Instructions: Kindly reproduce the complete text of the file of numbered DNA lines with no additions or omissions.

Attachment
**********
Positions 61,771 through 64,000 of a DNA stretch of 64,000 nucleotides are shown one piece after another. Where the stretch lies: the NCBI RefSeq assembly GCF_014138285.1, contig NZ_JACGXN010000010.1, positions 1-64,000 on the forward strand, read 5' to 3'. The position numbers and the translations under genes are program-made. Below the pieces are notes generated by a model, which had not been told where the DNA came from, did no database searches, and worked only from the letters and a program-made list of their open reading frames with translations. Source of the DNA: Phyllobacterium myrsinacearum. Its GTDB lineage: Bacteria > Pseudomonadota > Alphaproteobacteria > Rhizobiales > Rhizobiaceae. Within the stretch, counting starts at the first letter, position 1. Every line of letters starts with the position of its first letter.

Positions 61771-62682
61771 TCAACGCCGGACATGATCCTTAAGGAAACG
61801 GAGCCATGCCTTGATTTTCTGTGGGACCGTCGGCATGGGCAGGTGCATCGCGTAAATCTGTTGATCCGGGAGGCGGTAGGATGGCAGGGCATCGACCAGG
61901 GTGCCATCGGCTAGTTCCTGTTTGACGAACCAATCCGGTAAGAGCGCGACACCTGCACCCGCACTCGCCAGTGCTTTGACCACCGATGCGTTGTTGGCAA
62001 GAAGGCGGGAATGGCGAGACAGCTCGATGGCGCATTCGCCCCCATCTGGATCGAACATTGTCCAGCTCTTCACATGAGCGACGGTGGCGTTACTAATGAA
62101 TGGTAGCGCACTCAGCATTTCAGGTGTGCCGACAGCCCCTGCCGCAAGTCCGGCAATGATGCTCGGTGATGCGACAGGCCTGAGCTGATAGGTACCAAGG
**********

Positions 61,771 through 64,000 of a DNA stretch of 64,000 nucleotides are shown one piece after another. Where the stretch lies: the NCBI RefSeq assembly GCF_014138285.1, contig NZ_JACGXN010000010.1, positions 1-64,000 on the forward strand, read 5' to 3'. The position numbers and the translations under genes are program-made. Below the pieces are notes generated by a model, which had not been told where the DNA came from, did no database searches, and worked only from the letters and a program-made list of their open reading frames with translations. Source of the DNA: Phyllobacterium myrsinacearum. Its GTDB lineage: Bacteria > Pseudomonadota > Alphaproteobacteria > Rhizobiales > Rhizobiaceae. Within the stretch, counting starts at the first letter, position 1. Every line of letters starts with the position of its first letter.

Positions 61771-62682
61771 TCAACGCCGGACATGATCCTTAAGGAAACG
61801 GAGCCATGCCTTGATTTTCTGTGGGACCGTCGGCATGGGCAGGTGCATCGCGTAAATCTGTTGATCCGGGAGGCGGTAGGATGGCAGGGCATCGACCAGG
61901 GTGCCATCGGCTAGTTCCTGTTTGACGAACCAATCCGGTAAGAGCGCGACACCTGCACCCGCACTCGCCAGTGCTTTGACCACCGATGCGTTGTTGGCAA
62001 GAAGGCGGGAATGGCGAGACAGCTCGATGGCGCATTCGCCCCCATCTGGATCGAACATTGTCCAGCTCTTCACATGAGCGACGGTGGCGTTACTAATGAA
62101 TGGTAGCGCACTCAGCATTTCAGGTGTGCCGACAGCCCCTGCCGCAAGTCCGGCAATGATGCTCGGTGATGCGACAGGCCTGAGCTGATAGGTACCAAGG